University and Higher Education

CO2 Ampel helps universities to remain a place of exchanging ideas

Universities want their students to learn as pleasantly and efficiently as possible. They want to provide them with rooms in which knowledge is imparted to them and in which they can exchange ideas with like-minded people or with experts in their field. What must not happen is that the study rooms in the universities become Corona hotspots during the pandemic. As a result, most universities have switched to hybrid semesters and restricted face-to-face teaching. Strict protection against infection applies to the face-to-face events that take place anyway and operate in the university libraries to prevent the virus from spreading.

Infection protection is very important at universities

To protect yourself against infection with the virus, measures such as social distancing and wearing a face mask must be followed at universities. Correct ventilation also plays a central role in the classrooms - in the fight against aerosols. Since the aerosols stay in the air for a comparatively long time, it is of enormous importance to bring as much outside air as possible into the occupied rooms. Due to the current situation, it is advisable to open all windows in offices and meeting rooms continuously or at an increased rate for around three to ten minutes, every 20 minutes. With this ventilation, the aerosols are to be distributed. The disadvantage: constant ventilation, especially when the outside temperature is cold, results in the students as well as the teaching staff and administrative employees in the university complex freezing. Gone is a pleasant atmosphere while learning and exchanging ideas.

Dispensing ventilation is currently not an option and represents an important part of hygiene measures. But does it have to be such strict timing that leads to icy cold rooms? After all, freezing students get sick more quickly, and it is difficult to absorb the learning material properly in such cold weather. Another important question in this context is: How do I know whether the duration and the time interval between the ventilation periods are sufficient to effectively combat the aerosols?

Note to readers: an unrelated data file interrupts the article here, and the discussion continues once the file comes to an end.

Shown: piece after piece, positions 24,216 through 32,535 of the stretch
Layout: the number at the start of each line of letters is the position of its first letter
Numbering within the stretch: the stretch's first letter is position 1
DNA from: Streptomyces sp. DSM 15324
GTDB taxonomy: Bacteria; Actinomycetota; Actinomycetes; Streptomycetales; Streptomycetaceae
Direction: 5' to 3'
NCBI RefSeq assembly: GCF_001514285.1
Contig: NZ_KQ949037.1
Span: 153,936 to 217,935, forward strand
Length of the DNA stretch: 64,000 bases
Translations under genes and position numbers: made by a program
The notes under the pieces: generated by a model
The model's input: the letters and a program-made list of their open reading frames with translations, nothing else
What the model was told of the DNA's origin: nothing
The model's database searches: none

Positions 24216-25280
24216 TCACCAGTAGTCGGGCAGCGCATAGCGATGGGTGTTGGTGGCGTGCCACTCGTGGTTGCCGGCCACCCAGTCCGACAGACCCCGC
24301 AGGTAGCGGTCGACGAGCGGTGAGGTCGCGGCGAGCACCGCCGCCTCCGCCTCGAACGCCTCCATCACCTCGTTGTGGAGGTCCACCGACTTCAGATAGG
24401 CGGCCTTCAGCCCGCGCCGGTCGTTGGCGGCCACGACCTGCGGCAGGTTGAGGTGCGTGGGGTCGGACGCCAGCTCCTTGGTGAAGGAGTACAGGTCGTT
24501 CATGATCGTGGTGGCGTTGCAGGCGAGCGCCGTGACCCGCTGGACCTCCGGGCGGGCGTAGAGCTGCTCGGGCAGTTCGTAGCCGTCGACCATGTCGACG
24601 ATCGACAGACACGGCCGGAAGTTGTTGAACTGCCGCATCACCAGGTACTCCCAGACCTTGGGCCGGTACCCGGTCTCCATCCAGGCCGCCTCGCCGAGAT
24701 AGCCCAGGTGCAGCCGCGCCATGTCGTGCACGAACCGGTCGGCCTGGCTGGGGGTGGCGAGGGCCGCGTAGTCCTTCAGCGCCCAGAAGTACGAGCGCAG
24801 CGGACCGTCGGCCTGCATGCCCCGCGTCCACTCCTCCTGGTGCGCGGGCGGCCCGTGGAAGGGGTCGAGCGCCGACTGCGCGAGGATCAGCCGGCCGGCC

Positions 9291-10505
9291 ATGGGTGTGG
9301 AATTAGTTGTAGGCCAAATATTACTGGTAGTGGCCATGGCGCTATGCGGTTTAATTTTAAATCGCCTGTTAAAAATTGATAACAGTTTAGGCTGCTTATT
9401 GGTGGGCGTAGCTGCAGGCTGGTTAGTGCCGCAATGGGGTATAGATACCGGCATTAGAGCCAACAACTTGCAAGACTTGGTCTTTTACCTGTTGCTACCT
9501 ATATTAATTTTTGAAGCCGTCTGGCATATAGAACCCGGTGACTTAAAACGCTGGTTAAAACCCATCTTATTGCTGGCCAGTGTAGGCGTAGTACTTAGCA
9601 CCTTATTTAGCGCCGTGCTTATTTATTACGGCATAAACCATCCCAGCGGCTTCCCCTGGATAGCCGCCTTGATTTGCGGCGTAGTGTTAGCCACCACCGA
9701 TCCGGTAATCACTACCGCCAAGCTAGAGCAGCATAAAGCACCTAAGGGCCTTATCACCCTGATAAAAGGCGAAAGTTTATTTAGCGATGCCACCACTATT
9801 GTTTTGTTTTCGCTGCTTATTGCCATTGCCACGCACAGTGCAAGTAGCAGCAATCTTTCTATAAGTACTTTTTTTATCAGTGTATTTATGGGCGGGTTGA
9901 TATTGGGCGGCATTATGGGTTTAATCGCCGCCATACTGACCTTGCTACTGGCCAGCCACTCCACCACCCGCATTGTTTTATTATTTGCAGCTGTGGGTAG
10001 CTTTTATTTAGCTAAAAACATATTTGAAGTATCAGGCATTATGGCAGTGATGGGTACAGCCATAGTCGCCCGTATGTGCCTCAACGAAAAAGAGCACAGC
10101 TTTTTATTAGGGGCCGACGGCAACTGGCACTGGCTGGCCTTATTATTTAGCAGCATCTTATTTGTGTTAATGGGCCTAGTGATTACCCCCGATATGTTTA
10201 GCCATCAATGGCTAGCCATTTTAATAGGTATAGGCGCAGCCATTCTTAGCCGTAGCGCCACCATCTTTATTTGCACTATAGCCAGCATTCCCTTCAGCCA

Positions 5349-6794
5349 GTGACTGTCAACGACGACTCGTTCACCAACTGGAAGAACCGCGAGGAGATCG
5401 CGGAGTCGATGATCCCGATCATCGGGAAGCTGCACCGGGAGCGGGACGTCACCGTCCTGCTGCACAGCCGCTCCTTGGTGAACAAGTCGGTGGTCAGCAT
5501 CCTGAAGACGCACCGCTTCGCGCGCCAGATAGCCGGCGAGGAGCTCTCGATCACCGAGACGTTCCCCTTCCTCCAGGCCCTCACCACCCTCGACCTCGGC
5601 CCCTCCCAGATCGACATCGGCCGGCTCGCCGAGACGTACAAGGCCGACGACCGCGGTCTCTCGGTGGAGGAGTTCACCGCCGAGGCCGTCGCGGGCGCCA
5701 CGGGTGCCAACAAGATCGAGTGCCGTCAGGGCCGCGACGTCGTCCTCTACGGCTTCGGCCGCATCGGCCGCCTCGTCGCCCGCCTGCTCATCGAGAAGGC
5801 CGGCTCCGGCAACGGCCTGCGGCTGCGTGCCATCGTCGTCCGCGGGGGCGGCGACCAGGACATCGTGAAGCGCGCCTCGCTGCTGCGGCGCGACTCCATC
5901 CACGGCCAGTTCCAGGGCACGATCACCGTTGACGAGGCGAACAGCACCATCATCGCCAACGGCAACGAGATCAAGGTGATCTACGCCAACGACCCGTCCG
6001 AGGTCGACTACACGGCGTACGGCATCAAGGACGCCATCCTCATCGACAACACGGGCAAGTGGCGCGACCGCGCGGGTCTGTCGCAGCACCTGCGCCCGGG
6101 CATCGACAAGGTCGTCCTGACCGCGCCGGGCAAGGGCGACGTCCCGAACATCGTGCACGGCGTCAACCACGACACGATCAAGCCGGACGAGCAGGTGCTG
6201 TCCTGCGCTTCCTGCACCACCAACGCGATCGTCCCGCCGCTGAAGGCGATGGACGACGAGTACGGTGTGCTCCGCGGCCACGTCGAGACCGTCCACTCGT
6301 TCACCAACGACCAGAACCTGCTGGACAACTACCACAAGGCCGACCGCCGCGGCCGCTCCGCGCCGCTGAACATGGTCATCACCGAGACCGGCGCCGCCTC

That’s how you ventilate efficiently

The CO2 Ampel provides this evidence by measuring the carbon dioxide concentration in the lecture hall. The connection between the concentration of carbon dioxide and aerosols in the air is scientifically proven. This means that professors and students can see at a glance whether there is too much CO2 and with that too many aerosols in the room. Once the CO2 Ampel lights up red, it is urgently time to ventilate or to leave the room. It gives the all-clear with the green light and announces an impending danger with the yellow colour.

This simple colour scheme gives those present in the university rooms information at a glance whether they are safe or need to act. It, therefore, represents an essential factor within the infection protection in universities. The CO2 Ampel helps in combination with the efficient ventilation and the other hygiene measures that universities can continue to be a place of exchange.

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